Week 11 Lecture 11 - Schizophrenia (DN) Flashcards Preview

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What did an article in 1988 Nature Journal say about Schizophrenia?

arguably the worst disease affecting mankind

1

How did Louis......make a name for himself.....????

anthropomorphising cats in his paintings - represented his progression of schizophrenia

2

How does ALex describe the experience.....

being bombarded by stimuli in the world around them

3

History -
Behaviours referred to as madness - generally charcterise what we refer today as schizophrenic behaviours....
how did ancients treat madness?

if someone displayed these symptoms - possessed by evil spirits
Trephination - drill hole in skull - let evil spirits fly out....

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Trephination

hole drilled in skull

5

Who was Emil Kraepelin?

swiss psychiatrist
first to describe dementia praecox
tried to find patterns in how symptoms cluster together
People he saw generally has early on-set & always deteriorated

6

How did Kraeplin describe dementia praecox?

dementia (deterioration of mental function)
praecox (young people)
- peculiar destruction of internal connections of psychic personality
- course is regular progression
- common form is idiocy
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What was required for a diagnosis of dementia praecox?

early onset
deteriorating course

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8

Who was Yergan Bleuler?

Coined the name Schizophrenia
Shizen - split
phren - mind
thought name dementia praecox was in appropriate
he said - not all patients have deteriorating course
not all patients same but splitting was always present
Coined four A's to define disorder
- Loosening of Associations
- Ambivalence
- Autism (subtle social difficulties)
- Affective disturbance
plus accessory symptoms
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9

what may have coloured the perceptions of Kraeplin at the time?

many of patients they were seeing may have actually had
encephalitis lethargica

10

What was Kurt Schneider's approach to diagnosis of Schizophrenia?

Atherioretic diagnosis of actual symptoms (in contrast to the emerging psychoanalytic theoretical approach of Freud, Jung etc)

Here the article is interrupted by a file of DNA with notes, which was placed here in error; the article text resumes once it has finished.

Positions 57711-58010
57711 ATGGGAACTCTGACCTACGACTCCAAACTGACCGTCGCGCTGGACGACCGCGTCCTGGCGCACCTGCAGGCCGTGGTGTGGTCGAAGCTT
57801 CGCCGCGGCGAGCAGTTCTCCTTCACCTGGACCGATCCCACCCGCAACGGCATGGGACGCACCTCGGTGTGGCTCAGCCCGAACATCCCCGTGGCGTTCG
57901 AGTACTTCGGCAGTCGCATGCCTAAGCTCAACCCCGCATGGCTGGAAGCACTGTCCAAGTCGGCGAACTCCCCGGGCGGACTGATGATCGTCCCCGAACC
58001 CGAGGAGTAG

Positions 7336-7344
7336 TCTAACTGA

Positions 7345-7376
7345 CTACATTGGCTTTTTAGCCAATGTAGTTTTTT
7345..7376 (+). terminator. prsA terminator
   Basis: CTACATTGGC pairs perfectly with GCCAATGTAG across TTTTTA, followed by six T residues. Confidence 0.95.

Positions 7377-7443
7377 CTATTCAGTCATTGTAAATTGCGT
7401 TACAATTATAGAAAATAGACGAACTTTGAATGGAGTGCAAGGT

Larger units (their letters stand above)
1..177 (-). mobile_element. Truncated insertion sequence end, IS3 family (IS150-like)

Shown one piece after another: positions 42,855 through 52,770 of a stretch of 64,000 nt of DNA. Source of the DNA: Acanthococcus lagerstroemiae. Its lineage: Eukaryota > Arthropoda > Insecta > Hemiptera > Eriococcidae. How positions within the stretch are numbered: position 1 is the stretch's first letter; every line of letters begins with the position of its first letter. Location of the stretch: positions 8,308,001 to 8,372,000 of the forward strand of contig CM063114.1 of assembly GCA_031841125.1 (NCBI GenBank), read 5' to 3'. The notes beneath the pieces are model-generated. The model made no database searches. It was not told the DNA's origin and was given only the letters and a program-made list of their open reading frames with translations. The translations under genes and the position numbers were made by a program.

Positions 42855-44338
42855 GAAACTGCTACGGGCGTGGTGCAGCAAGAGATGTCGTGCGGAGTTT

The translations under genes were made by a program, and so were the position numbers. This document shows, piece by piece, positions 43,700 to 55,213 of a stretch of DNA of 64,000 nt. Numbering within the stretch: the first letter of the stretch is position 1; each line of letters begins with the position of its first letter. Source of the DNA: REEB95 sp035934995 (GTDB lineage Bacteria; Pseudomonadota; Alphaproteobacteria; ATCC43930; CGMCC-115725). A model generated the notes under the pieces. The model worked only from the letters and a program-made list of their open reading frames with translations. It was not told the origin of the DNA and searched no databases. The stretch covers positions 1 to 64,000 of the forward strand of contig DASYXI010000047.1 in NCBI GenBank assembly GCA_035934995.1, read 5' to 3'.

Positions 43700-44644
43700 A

First-rank symptoms
Second-rate symptoms

11

What were Schneider's first rate symptoms?

The core features of Schizophrenia or psychosis
1. Auditory hallucinations (hearing voices not really there)
2. Passivity experiences (not in control of own bodily functions)
3. Thought echo (if I think something others will hear it)
4. Thought withdrawal (something is sucking thoughts out of my brain)
5. Thought insertion (some external agent is beaming thoughts into my brain)
6. Thought broadcasting (lots of different people can hear my thoughts)
7. Delusional perception (believing strange things that dont have a basis in reality)

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What were Schneiders 'Second-rank symptoms'?

1. Other disorders of perception
2. Sudden delusional ideas
3. Perplexity
4. Depressive/euphoric mood changes
5. Emotional impoverishment

13

Which study in the 70's examined how diagnostic processes differed between New York & London?
What were the findings?

US UK Cross-National Project 1974
Diagnosed as either Schizophrenia or an Affective Disorder
Project diagnosis was similar in both cities
Clinical (Hospital diagnoses)
- Strong bias to diagnose Schizophrenia in New York
- London clinical diagnoses were similar to project
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14

What did John Feighner et al., propose with regard to diagnostic criteria for Schizophrenia in 1972?

Core features of "definite" schizophrenia
- Delusions, hallucinations or disorganised speach
- Unmarried
- Poor premorbid social/work history
- Family history
- Absence of drugs
- Onset before 40yrs
- Illness must be present for 6+ months

he also had criteria for probable schizophrenia
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15

Why is Robert Spitzer significant in the diagnoses of Schizophrenia?

Research Diagnostic Criteria for Psychosis 1973
Looked at Reliability (inter & intra rater reliability between diagnosticians
IMPT as it became basis for DSM-3
reformed diagnosis as a checklist of symptoms
Spitzer headed task force to develop DSM-3

16

Briefly outline the key people in the development of diagnostic criteria for Schizophrenia.